Children in Elizabeth Smith's class are learning common core for math. Her 24 students are working on books they've created by stapling pages together.
In the corner kindergarten classroom at Hayestown Avenue School, Smith visited her students as they worked, encouraging them to illustrate what they saw, what they did. Four were asked to share their stories.
"How many?" she asked. A couple of kids shot up their hands with four fingers. "Show me another way to say four," she prodded.
A couple of the children raised two fingers on each hand. Smith offered yet another way, one finger on one hand and three fingers on the other.
It was a moment in the middle of writing class that reflected the dramatically different approach Common Core for math standards bring to elementary math instruction. But even the writing lesson by Danbury's Teacher of the Year also demonstrated the standards' new demands.
The Common Core State Standards Initiative is one of the most far-reaching -- and controversial -- reform movements in the history of American public education.
This is the first year that Connecticut has fully implemented the Common Core. It joins 44 other states that have adopted the reform, altering the nation's public-school landscape.
By now, most people have heard of the Common Core. But for such a sweeping change, many keep asking themselves, "What is Common Core?". The name indicates all children will be taught the same things, but that's not it -- at least not exactly.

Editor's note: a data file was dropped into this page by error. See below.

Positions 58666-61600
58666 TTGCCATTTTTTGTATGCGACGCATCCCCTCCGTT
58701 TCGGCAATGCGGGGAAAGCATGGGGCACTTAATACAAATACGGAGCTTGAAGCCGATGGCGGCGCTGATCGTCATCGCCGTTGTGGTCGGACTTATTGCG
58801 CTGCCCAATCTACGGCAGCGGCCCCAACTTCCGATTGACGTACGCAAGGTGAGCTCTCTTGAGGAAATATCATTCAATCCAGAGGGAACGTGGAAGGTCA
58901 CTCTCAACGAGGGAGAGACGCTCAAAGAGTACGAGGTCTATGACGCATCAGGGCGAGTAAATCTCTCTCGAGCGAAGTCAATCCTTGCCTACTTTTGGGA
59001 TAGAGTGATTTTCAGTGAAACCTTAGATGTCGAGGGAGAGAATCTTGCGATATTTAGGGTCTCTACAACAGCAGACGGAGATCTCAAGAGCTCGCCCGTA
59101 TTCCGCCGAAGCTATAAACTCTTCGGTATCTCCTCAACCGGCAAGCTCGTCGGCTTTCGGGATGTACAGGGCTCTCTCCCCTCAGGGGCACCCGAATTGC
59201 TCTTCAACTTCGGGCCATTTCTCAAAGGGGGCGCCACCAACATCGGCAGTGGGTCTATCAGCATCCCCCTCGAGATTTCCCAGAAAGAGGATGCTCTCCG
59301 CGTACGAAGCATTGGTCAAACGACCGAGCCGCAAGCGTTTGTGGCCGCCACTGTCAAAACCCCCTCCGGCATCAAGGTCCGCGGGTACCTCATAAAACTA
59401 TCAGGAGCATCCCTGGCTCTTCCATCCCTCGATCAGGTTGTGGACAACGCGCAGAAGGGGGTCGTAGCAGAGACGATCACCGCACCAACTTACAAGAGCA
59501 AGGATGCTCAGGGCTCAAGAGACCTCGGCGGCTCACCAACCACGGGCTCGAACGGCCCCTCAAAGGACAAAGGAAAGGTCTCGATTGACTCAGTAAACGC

Released in their final form in June 2010, Common Core's English/language-arts and common core for math standards do not mandate what schools must teach. Instead, they outline the body of skills and knowledge that students are expected to develop each year in kindergarten through 12th grade, with the ultimate goal of ensuring they are ready to succeed in college and eventually the workforce after they graduate from high school.
For example, the standards do not say that fifth-grade students must read "Treasure Island." But they do say students of that age should be able to "determine a theme of a story, drama, or poem from details in (a) text."
Likewise, the standards do not dictate which math curriculum school districts will use. But they do spell out mathematical concepts and functions that students should be able to master by each grade level.
A Game Changer
In the Danbury kindergarten classroom last week, 5-year old Eric Patino was one of the students asked to sit on chairs in front of the class and relay his story.
Very quietly, Eric told his classmates about the pictures, about how his father was pushing him in his car he had drawn, how they walked together to CTown and bought food and then walked home.
"We used to be happy when the kids would draw a picture in kindergarten. Now they are writing a story, with pictures, using the elements of a story," Smith said.
"It's a changing world," said Smith, who improved her teaching of reading and writing last summer at Columbia University. "It's how are we as teachers going to use tools to reach our children? It's slowly bringing things in so it's fun for them."
Not everyone is on board with the Common Core.